Class of 2015 Julie Truelove Parker Duchemin Sandy Patterson In Memory of:

Anne Zander Anthony Godfrey Chris Maier Emery Kada

John Seely Louise Quesnel Luigi Frustaglio Marian Webster Naomi Baker Ron Blouin Valerie Rand Virginia Robertson

Gift In Kind Donations The following suppliers have generously donated gifts-in-kind in the past year:

Ascenta Health Ltd. Bio Lonreco Inc. Bioclinic Naturals Biotics Research Canada CanPrev Premium Natural Health Products Ltd.

Cyto-Matrix Inc. Douglas Laboratories of Canada Electro-Therapeutic Devices Inc. Integra Nutrition Inc. Land Art Inc. Metagenics Natural Factors Nutritional Products Ltd.

Nutritional Fundamentals For Health Inc. Pascoe Canada Professinoal Formulas Progressive Nutritional Therapies Seroyal International Inc. St. Francis Herb Farm Inc. Thorne Research Inc.

The Centre for Addiction and Mental Health The Integrative Canadian Oncology (ICON) Research Initiative The Lotte and John Hecht Memorial Foundation The Ontario Health Human Resources Research Network The Ontario HIV Treatment Network

The Ottawa Regional Cancer Foundation The Royal College of Physicians and Surgeons of Ontario The S.T.A.R.T Clinic for Mood and Anxiety Disorders The University of Toronto Wakunaga of America William Osler Health System & the Brampton Civic Hospital


AOR Bill van Iterson CAMEO Canada Post Corporation/Canadian Union of Postal Workers (CUPW) Canadian Cancer Society Canadian Institutes of Health Research CBCRN

Centre for Quantitative Analysis and Decision Support (CQADS) Dalhousie University Delivra Inc. and Seroyal Dicentra Inc. Gateway for Cancer Research Helfgott Research Institute Homeonet IN - CAM J.M. Wilson

Prostate Cancer Canada Network Naturopathic Physician's Research Institute Researchers at the Ottawa Hospital Research Institute Rhema Health Products SickKids Foundation The Canadian AIDS Treatment Information Exchange The Canadian CAM Research Fund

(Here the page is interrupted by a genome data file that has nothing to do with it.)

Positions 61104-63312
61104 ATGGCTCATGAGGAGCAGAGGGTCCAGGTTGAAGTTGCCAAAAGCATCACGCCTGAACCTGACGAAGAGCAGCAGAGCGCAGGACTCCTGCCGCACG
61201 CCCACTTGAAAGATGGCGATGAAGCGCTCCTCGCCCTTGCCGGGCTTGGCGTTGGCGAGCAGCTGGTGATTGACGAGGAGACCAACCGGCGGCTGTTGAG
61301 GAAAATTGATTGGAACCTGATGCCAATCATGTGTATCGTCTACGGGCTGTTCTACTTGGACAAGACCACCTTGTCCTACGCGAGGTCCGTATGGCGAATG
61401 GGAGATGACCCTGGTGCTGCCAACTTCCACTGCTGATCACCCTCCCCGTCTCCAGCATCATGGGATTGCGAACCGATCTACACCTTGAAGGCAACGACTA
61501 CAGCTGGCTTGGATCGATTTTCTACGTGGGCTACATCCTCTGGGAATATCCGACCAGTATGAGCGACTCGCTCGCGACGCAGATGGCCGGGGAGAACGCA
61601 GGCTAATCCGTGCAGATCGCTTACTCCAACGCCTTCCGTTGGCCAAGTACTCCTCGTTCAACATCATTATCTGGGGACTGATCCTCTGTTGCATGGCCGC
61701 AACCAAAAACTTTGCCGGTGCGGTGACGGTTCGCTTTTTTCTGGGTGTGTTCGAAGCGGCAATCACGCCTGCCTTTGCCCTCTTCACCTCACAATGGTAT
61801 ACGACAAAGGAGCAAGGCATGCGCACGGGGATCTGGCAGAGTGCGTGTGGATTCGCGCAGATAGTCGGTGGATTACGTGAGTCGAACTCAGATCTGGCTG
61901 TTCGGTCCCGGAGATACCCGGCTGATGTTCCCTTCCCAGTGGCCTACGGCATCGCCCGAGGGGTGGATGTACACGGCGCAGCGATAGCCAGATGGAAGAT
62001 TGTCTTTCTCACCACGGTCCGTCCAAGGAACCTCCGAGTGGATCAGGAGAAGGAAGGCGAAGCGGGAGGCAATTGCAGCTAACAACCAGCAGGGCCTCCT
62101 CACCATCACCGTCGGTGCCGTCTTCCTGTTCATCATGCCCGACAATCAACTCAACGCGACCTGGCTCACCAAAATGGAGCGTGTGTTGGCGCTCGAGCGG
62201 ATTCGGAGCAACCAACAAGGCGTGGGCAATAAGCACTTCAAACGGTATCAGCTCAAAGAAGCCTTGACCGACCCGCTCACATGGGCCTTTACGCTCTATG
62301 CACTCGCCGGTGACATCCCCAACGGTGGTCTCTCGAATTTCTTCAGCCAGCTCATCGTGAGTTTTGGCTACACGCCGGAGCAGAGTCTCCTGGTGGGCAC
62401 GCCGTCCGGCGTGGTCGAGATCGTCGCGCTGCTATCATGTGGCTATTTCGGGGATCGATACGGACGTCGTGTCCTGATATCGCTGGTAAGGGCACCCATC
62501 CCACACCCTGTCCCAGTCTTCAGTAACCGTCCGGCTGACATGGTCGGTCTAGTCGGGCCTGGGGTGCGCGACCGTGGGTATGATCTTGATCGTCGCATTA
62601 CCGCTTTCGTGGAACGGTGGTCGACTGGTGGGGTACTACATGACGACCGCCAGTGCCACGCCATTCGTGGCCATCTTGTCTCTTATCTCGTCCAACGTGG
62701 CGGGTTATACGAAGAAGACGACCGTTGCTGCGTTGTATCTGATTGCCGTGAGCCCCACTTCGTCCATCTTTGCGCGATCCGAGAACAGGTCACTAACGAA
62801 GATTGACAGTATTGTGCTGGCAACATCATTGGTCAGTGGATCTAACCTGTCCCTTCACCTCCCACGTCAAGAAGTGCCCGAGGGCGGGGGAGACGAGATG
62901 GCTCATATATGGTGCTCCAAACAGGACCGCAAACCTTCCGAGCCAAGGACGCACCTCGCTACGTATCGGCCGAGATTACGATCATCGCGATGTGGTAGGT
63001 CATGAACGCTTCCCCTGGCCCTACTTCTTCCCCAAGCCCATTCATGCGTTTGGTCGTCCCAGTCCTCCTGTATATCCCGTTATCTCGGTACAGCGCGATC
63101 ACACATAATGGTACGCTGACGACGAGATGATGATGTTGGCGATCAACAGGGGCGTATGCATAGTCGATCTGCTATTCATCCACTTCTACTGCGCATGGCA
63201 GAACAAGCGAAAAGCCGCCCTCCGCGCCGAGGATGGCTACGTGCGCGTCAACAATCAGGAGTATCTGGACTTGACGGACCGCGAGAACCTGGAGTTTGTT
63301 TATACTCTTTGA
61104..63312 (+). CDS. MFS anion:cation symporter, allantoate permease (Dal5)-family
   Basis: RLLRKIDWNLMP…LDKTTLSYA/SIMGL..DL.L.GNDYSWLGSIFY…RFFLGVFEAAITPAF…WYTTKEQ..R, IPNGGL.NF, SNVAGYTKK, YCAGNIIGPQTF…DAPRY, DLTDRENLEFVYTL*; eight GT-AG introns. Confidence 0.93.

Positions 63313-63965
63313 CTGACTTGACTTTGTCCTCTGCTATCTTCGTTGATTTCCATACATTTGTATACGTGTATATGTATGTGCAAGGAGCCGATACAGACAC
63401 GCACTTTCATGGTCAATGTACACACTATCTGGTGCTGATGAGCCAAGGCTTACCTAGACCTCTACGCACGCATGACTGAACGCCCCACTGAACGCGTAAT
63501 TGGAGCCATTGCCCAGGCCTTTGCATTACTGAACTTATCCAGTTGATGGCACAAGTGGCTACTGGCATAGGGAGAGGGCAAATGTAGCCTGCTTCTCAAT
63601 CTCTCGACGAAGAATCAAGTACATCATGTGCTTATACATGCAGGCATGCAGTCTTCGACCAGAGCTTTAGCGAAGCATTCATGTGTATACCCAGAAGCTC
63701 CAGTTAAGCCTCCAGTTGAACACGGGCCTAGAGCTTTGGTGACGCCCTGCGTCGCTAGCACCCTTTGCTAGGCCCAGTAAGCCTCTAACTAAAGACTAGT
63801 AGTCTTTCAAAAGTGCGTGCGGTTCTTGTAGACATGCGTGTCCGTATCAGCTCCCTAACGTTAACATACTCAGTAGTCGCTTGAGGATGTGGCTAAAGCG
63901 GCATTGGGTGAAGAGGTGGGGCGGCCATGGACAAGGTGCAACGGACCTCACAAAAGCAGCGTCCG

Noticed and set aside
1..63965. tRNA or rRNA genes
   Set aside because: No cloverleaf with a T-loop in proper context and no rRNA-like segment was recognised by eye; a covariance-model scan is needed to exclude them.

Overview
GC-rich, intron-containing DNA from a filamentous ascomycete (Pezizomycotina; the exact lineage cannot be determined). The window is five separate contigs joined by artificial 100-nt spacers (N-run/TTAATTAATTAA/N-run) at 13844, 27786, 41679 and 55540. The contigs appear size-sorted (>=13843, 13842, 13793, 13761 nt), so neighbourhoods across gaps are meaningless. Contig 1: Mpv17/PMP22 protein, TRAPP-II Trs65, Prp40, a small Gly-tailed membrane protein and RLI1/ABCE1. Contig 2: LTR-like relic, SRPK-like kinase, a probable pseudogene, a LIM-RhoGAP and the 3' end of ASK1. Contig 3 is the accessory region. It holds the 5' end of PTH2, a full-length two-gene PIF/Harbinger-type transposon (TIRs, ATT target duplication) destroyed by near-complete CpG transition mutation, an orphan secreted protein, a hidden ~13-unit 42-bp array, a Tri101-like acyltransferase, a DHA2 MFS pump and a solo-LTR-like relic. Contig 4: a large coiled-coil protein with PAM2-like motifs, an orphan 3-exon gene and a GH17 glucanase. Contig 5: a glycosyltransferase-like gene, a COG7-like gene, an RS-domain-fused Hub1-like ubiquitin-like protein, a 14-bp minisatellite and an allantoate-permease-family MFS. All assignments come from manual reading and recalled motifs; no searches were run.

LEGACY GIVING We thank the following donors who have made gifts of a lifetime through bequests or life insurance.

Heinz Vollenweider Estate of Marilyn A. Scheifele Estate of Patricia Thorsley

Estate of Gordon Wilinski Estate of Linda Ganly Estate of Frances Eastman

Estate of Ina Meares Estate of Joyce Isabella Vanderburgh

Estate of Lucy Hopkins

STRONG HISTORICAL SUPPORT We thank the following supporters for their generous historical contributions to CCNM. $1 million plus

$250 000 Plus

$100 000 plus

$10 000 plus

Husky Injection Molding Systems Ltd.

Essiac Canada International Valeant Canada Consumer Products

Jane M. Wilson

Enzymatic Therapy Canada Inc. Life Choice Ltd. Naturopathic Students Association Webber Naturals Pharmaceuticals Ltd.

$50 000 plus

Boiron Canada

M I N D | B O D Y | S P I R I T | V O L 14 PAGE 27


DISPENSARY SERVICES available to all NDs

Did you know that the rsnc dispensary prepares tinctures and dried herb combinations for external nds and their patients? We typically stock over 150 single herb tinctures, 35 dried herbs and 7 glycerite tinctures in the RSNC dispensary and our staff and students are able to mix the formulations as specified by an ND. If you wish to send your patients to CCNM to pick up their tinctures and dried herbs please provide your patient with a prescription outlining the following information: •

patient name

your name and license number

the item(s) requested – tincture, dried herb

the size of the tincture or amount in grams for teas

botanicals listed in full binomial

tinctures listed by concentration

We strongly recommend that you contact the dispensary at 416-498-1255 ext. 231 to confirm that we have the botanicals and concentration in stock before sending your patient. HOURS OF OPERATION MONDAY


8:30 a.m. – 7 p.m. SATURDAY

9 a.m. – 5 p.m. For a list of prices please contact the RSNC at 416-498-9763.


M I N D | B O D Y | S P I R I T | V O L 14

Products Professionals Prefer®

St. Francis Herb Farm’s roots: • Founded in 1988, we are 100% Canadian, family owned and operated, spanning two generations • St. Francis was born out of Jeremy and Monique Rivett-Carnac’s passion for herbs and healthy living • Began by growing herbs on a bio-dynamic farm on Vancouver Island in the early 1980s • One of the first companies in Canada to use only Certified Organic and Wildcrafted herbs • Our core belief is that the quality of any herbal product begins with conscientious cultivation as well as the grower’s expertise, coupled with diligent inspection and quality control throughout the process